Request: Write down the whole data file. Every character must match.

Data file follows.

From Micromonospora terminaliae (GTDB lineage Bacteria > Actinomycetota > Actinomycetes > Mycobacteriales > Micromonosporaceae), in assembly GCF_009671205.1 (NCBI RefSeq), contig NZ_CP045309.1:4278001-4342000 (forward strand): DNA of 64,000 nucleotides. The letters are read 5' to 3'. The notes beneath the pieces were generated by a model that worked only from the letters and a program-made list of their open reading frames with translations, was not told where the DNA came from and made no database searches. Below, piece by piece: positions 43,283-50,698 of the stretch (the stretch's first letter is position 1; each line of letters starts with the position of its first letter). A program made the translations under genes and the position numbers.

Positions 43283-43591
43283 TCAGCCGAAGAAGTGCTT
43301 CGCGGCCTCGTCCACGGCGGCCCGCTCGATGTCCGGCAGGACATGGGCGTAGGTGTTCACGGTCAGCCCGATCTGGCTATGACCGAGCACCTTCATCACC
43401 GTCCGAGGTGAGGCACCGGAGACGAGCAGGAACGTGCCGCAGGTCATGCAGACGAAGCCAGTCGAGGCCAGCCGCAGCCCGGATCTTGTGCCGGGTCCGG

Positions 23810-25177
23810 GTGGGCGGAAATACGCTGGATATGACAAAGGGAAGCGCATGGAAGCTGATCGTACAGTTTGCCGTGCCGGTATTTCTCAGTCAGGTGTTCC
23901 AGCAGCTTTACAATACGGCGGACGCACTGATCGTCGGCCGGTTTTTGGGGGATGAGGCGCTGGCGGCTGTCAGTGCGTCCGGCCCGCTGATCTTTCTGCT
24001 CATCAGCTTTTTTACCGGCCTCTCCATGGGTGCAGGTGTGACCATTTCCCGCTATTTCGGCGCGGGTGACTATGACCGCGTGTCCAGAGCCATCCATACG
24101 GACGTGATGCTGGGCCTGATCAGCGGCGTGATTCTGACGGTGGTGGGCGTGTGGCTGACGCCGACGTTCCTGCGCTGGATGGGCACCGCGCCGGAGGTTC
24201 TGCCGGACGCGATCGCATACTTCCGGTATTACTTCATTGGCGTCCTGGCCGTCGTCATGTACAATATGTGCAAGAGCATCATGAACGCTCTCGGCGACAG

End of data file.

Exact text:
From Micromonospora terminaliae (GTDB lineage Bacteria > Actinomycetota > Actinomycetes > Mycobacteriales > Micromonosporaceae), in assembly GCF_009671205.1 (NCBI RefSeq), contig NZ_CP045309.1:4278001-4342000 (forward strand): DNA of 64,000 nucleotides. The letters are read 5' to 3'. The notes beneath the pieces were generated by a model that worked only from the letters and a program-made list of their open reading frames with translations, was not told where the DNA came from and made no database searches. Below, piece by piece: positions 43,283-50,698 of the stretch (the stretch's first letter is position 1; each line of letters starts with the position of its first letter). A program made the translations under genes and the position numbers.

Positions 43283-43591
43283 TCAGCCGAAGAAGTGCTT
43301 CGCGGCCTCGTCCACGGCGGCCCGCTCGATGTCCGGCAGGACATGGGCGTAGGTGTTCACGGTCAGCCCGATCTGGCTATGACCGAGCACCTTCATCACC
43401 GTCCGAGGTGAGGCACCGGAGACGAGCAGGAACGTGCCGCAGGTCATGCAGACGAAGCCAGTCGAGGCCAGCCGCAGCCCGGATCTTGTGCCGGGTCCGG

Positions 23810-25177
23810 GTGGGCGGAAATACGCTGGATATGACAAAGGGAAGCGCATGGAAGCTGATCGTACAGTTTGCCGTGCCGGTATTTCTCAGTCAGGTGTTCC
23901 AGCAGCTTTACAATACGGCGGACGCACTGATCGTCGGCCGGTTTTTGGGGGATGAGGCGCTGGCGGCTGTCAGTGCGTCCGGCCCGCTGATCTTTCTGCT
24001 CATCAGCTTTTTTACCGGCCTCTCCATGGGTGCAGGTGTGACCATTTCCCGCTATTTCGGCGCGGGTGACTATGACCGCGTGTCCAGAGCCATCCATACG
24101 GACGTGATGCTGGGCCTGATCAGCGGCGTGATTCTGACGGTGGTGGGCGTGTGGCTGACGCCGACGTTCCTGCGCTGGATGGGCACCGCGCCGGAGGTTC
24201 TGCCGGACGCGATCGCATACTTCCGGTATTACTTCATTGGCGTCCTGGCCGTCGTCATGTACAATATGTGCAAGAGCATCATGAACGCTCTCGGCGACAG